Choosing the right builder to build your family home or investment can be a very difficult and daunting process.  There are so many different types of builders and so many different “tiers” of builders.  It’s like when you are in a candy shop and after a while, all the candy just looks the same.

Choosing the right builder for you and your family is a process which we will discuss in a lot more detail throughout my blogs.

In this blog, I want to give you a few pointers to help you eliminate those builders that might not be the right fit for you!  That way you don’t feel trapped or in a never-ending maze…

Trap 1:  Quote vs. Tender

There is a massive difference between a tender and a quote.  A quote is a guesstimate of how much your house may or may not cost.  On the other hand, a tender is a detailed document that contains:

  • inclusions and exclusions,
  • your site costs and authority costs,
  • a very detailed calculated price and
  • the results of your site specific reports including but not limited to contour surveys, soil test, flood assessment, bush fire assessment, etc…

If you have paid your builder to obtain your site specific reports, then your tender should be fixed to reflect what it is actually going to cost you to build your home.

If the builder, after paying their initial fee, still provides you with a quote document of sorts – I would thank them for their time and walk away.

Trap 2:  Inclusions & Exclusions

There are no such thing as standard inclusions – so each builder has their own inclusions and exclusions.  If a builder does not include overhead cupboards, concrete slab to porch, internal doors to your home and some fundamental inclusions that you cannot have a home without; then I would thank them for their time and walk away.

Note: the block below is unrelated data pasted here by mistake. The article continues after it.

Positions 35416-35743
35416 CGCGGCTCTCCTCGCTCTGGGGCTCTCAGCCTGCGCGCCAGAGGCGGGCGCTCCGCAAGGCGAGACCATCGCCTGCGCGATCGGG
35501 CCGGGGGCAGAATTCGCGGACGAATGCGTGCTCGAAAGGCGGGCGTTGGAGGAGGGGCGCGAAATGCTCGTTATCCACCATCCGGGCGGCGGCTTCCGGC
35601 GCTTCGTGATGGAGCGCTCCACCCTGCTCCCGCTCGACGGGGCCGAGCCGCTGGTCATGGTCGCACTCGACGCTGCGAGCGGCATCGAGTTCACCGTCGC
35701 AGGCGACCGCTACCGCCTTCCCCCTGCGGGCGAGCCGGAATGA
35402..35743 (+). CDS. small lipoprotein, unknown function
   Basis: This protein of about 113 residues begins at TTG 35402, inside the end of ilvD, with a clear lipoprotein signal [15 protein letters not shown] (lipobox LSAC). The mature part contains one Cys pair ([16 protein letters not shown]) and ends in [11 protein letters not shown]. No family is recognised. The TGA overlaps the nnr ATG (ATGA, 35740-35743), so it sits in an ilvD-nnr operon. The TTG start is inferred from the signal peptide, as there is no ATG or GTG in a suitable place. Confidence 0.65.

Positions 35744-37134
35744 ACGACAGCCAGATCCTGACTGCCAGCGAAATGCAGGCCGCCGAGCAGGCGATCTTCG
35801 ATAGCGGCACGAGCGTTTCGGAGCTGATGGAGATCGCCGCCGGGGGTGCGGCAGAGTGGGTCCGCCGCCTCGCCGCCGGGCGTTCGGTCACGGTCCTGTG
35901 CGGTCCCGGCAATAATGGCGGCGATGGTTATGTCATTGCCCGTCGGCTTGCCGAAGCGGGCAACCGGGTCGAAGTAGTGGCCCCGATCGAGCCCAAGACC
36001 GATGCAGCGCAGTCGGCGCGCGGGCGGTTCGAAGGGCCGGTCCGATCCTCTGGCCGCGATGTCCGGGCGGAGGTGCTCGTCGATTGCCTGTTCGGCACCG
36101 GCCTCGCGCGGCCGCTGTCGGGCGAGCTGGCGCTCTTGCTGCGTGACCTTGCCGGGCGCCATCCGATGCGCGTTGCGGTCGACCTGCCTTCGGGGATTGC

Please refer to my Standard Inclusion blog for more details on this.

Will it help you decide which builder is better based on their inclusionsNot necessarily.  It may give you an insight of their standards and quality etc…, however this does not make them better than the next builder.

For example:  if a builder includes 2.7m high ceiling as their “standard” inclusions; this does not make them better than the next builder that includes 2.45m high ceiling.  It simply means that one includes 2.75 and the other includes 2.45.

Other elements to look out for are things like:

  • this tender is subject to contour survey:  well if you paid for this and this T&C is still there, it’s a massive red flag.
  • this tender / quote excludes CDC approvals:  so how can I build a home if I cannot have it approved?
  • Drop Edge Beams (DEB) are not included in this tender:  if the builder has obtained the contours and they done their proper compliance checks etc…, they should know whether DEB are required or not.
    • If DEB are required / not required, it should be specified.  Stating that it’s not included means that it may or may not needed in which case you may have to pay for it later.

Trap 3:  He Said / She Said